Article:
My new laptop had to be returned to Dell ( I know, I know) because its custom cover - my sop to my pride, having wanted a you-know-what-and-not-being-able-to-afford-it, had a CHIP on its shoulder, a really bright orange cover and a small white chip. An hour's phonecall to India later and India sent me a box from Texas in which to put my brand new Dell. Which we dropped off at the UPS store. Except the label that India told Texas to send to me to put on the box turned out to be...FedEx. So we carried the box home again. And saw the trees above and below, on the way,
Because! Our objective was really Inwood, woods of. Tip of northern Manhattan, which is a long skinny island, you know, in the middle of quite swift--flowing waters.
Zelkova alley, down the road, looking quite pretty. Now we were headed for the A train.
Poor Frenchie. He can't walk more than a few yards at the moment before he's lost me in his wake. Distracted by blossoms.
The A train, and many stops later, we were at 207th Street, last stop in Manhattan. I always forget to time it. I was reading Steve Brill's impossibly titled but helpful book - Identifying and Harvesting Edible and Medicinal Plants in Wild (and not so Wild) Places. Steve, who was perturbed to hear that I had swallowed a May apple's pulp late summer and who suggested I call a doctor...In the absence of health insurance I elected to throw up, instead. Well, he does write about eating May apples, yes he does! Nothing about not eating the seeds (the search engine jury is till out on the subject). Still, I like his book, the illustrations are good, and it passed a good 40 minutes of subway time.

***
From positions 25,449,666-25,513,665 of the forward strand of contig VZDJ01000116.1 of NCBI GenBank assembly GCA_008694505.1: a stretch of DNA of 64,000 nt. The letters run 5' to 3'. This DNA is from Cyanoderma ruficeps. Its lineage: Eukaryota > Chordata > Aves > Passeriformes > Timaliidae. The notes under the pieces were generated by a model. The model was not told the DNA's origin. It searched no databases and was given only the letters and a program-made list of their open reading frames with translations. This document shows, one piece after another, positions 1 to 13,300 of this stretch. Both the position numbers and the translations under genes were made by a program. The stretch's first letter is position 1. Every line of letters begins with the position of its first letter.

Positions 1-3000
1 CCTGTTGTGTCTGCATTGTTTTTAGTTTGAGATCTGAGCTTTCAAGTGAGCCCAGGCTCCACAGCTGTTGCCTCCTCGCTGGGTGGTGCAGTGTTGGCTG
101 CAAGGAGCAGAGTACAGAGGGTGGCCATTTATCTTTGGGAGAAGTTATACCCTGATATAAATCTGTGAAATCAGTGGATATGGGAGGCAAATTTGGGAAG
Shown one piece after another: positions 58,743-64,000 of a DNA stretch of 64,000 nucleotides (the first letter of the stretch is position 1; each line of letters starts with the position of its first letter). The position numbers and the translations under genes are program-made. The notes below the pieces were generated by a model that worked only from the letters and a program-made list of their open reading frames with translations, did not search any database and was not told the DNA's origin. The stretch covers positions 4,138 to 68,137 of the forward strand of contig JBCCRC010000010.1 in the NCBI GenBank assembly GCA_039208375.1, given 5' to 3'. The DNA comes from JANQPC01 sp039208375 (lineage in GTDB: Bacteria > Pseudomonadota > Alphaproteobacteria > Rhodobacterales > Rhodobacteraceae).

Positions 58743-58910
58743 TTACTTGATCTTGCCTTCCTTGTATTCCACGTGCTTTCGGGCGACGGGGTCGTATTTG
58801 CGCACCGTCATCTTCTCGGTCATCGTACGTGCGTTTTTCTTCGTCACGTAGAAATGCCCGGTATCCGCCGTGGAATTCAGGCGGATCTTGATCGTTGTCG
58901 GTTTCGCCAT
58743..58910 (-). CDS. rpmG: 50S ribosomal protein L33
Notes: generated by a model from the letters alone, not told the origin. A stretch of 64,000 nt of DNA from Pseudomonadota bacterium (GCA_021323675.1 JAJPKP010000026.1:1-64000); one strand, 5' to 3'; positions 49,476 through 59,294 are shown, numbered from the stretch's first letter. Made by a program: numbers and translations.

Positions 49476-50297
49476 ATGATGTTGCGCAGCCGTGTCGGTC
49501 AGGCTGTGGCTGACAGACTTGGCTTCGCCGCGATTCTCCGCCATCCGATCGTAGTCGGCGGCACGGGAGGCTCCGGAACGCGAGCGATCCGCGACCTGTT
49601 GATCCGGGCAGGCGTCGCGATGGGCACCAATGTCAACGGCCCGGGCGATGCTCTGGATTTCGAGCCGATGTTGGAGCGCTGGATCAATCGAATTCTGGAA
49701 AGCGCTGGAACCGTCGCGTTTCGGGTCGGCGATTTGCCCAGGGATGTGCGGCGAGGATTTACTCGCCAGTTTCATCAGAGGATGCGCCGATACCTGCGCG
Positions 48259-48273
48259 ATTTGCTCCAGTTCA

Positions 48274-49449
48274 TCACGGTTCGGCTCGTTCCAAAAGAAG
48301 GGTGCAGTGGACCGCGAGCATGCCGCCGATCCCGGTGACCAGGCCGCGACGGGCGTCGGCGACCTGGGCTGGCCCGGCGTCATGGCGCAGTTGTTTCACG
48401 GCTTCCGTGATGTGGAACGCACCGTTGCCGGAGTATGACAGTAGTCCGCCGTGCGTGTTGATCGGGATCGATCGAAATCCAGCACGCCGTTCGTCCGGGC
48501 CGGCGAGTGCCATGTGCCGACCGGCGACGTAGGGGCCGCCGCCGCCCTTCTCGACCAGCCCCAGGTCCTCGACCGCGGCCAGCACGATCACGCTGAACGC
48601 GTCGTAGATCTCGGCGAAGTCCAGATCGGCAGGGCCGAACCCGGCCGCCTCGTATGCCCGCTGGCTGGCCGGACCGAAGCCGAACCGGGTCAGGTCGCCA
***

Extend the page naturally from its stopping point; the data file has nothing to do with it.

A cold wind was whipping off the Hudson and down the Spuyten Duiwel passage, and the meat-on-a stick man was still MIA. Pity. We had been here one year ago exactly.
I shan't chronicle the foraging here, but in a late-arriving spring it was mildly successful and we ate at least three of the plants we found, for dinner. The field garlic was delicious, and now I must make good on my promise and deliver some to a local restaurant, for tasting. There are few dogs up here and none off the beaten path, and the woods seem pretty clean. No Prospect Park litter, here. The ball fields below are full of Latino baseball fanatics, and only the occasional jogger seems to pass through the trees on the paths high above the water.
Back home, a garlicky, rushour-packed subway ride home, a stop at Los Paisanos for some pork to accompany the field garlic and a lamb shoulder for Easter. My Easter is in name only, now, though the St Matthew's Passion, for Good Friday, remains some of the most beautiful music ever written. I think I may have to acquire it.
The home stretch, and Bergen Street in late afternoon light.